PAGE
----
Apple tells iPhone users not to use hydrogen peroxide to clean their handsets

Apple tells iPhone users not to use hydrogen peroxide to clean their handsets
In March of 2020, just as COVID was becoming a household name in the U.S., Apple announced that iPhone users could use Clorox disinfecting wipes on their handsets. In a support page titled "How to clean your Apple products," the company said that a wipe made up of 70% isopropyl alcohol, or a Clorox disinfecting wipe provides the best protection against COVID-19, something that is probably still true today.

Many iPhone users are afraid of using chemicals to wipe down their handsets to combat the pandemic out of fear that the combination of a harsh chemical and incessant wiping will harm the device's oleophobic coating used to keep fingerprints off of the glass. Abrasives, aerosol sprays, and bleaches are not recommended to use on the iPhone. And according to Cult of Mac, just added to the Apple support page is another cleaner that Apple suggests you give a wide berth to when looking to spruce up your iPhone, and that is hydrogen peroxide.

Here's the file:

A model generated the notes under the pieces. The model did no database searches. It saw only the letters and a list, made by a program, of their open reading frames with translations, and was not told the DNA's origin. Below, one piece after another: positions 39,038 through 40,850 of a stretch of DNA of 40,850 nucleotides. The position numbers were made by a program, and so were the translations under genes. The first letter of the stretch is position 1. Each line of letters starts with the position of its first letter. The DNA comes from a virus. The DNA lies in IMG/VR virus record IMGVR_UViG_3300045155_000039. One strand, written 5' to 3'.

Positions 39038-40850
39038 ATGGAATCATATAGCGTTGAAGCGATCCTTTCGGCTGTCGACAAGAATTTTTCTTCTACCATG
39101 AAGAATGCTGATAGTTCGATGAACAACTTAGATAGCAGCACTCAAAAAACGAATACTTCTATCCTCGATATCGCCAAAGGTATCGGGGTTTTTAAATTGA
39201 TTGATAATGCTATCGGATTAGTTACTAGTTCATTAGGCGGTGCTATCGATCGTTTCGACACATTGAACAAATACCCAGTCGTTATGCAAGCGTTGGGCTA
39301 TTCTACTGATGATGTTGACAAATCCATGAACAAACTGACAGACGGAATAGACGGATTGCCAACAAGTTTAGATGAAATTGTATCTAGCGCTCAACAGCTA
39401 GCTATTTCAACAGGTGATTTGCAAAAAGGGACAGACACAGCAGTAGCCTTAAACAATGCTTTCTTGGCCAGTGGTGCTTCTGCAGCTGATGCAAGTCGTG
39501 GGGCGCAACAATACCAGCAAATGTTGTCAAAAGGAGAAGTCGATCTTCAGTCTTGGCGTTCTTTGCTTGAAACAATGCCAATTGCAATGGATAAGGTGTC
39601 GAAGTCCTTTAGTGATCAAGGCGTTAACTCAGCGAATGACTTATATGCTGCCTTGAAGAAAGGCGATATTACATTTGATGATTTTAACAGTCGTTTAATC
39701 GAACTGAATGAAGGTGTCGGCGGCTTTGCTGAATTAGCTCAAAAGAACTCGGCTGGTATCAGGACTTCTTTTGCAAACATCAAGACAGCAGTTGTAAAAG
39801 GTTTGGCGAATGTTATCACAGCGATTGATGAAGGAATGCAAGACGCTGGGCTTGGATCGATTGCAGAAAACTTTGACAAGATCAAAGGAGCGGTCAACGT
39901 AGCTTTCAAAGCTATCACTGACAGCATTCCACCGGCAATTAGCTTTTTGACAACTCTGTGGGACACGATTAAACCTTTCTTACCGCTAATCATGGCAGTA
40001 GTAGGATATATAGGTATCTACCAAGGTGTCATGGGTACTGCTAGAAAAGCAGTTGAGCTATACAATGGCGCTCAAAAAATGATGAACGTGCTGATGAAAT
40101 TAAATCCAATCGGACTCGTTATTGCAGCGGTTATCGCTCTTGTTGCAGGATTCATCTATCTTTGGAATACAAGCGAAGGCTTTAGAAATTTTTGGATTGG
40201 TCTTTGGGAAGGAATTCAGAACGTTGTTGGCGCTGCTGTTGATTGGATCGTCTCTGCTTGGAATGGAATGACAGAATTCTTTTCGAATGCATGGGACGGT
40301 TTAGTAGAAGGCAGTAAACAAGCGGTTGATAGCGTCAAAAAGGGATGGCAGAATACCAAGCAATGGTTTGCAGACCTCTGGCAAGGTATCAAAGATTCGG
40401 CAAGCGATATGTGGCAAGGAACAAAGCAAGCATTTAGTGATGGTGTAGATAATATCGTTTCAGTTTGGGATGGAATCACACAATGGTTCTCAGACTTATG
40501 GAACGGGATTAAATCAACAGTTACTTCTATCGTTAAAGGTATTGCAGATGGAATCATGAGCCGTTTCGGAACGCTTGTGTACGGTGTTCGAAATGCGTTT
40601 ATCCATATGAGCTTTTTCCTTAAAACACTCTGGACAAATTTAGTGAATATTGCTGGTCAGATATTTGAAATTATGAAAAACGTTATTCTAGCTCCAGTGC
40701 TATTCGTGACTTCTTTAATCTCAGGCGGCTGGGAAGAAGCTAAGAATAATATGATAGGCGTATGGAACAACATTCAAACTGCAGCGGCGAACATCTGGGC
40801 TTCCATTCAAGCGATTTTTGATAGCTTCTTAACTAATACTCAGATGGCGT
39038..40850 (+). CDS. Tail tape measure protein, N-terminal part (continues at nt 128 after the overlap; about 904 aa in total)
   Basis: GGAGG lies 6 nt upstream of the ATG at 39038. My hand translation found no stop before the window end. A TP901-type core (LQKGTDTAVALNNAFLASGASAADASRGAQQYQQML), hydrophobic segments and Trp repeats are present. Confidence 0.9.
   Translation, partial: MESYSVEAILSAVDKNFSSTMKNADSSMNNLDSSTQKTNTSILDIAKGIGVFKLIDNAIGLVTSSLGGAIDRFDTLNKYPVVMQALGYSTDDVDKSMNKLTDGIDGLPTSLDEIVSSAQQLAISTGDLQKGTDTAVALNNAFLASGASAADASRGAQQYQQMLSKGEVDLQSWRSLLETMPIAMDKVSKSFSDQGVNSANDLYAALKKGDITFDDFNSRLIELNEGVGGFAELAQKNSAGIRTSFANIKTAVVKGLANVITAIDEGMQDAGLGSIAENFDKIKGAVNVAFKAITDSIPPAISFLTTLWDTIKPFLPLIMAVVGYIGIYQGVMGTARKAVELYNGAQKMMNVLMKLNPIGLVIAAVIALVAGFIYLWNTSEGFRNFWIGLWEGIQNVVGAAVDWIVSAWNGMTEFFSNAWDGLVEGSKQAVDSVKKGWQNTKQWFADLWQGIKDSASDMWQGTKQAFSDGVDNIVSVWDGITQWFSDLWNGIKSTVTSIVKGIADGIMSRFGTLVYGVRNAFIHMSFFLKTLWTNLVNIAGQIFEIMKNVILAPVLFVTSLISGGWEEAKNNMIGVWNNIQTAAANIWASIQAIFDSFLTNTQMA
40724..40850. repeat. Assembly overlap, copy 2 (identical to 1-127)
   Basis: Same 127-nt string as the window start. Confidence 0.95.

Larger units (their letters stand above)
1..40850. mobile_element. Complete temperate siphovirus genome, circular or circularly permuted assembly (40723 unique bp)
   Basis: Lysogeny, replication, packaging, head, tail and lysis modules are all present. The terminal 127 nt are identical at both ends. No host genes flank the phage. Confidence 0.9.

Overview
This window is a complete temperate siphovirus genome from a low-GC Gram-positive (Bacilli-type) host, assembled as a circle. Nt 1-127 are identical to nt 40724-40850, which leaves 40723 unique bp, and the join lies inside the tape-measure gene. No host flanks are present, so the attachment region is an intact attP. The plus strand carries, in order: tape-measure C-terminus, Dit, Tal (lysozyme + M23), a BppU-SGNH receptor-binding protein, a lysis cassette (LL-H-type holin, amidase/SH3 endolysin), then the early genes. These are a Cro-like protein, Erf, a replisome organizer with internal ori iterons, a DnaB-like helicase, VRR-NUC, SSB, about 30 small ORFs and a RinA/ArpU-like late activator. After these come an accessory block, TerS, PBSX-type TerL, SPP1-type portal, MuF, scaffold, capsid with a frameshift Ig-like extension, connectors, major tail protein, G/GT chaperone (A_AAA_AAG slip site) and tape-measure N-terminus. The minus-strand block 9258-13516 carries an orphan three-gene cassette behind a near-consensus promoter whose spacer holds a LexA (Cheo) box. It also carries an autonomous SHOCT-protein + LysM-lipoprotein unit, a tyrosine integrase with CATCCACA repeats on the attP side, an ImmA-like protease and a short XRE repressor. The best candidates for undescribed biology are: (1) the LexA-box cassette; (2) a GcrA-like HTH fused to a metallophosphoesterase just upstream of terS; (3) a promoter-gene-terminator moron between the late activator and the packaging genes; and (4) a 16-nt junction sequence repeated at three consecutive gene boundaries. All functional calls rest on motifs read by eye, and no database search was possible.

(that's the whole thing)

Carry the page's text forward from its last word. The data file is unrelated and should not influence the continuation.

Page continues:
The section about disinfectants on the support page now reads, "Don’t use products containing bleach or hydrogen peroxide" (italics added). Previously, the warning listed bleach only. Also, Apple adds that users should not get their iPhone units too wet, nor should they spray cleaning solution directly on their devices. When rubbing down a wet handset, use a soft cloth instead of a paper towel (too abrasive). And to prevent a shock, always unplug an iPhone before cleaning it.

Remember, Apple says that "Using a 70 percent isopropyl alcohol wipe, 75 percent ethyl alcohol wipe, or Clorox Disinfecting Wipes, you may gently wipe the hard, nonporous surfaces of your Apple product, such as the display, keyboard, or other exterior surfaces. Don't use products containing bleach or hydrogen peroxide. Avoid getting moisture in any opening, and don't submerge your Apple product in any cleaning agents."
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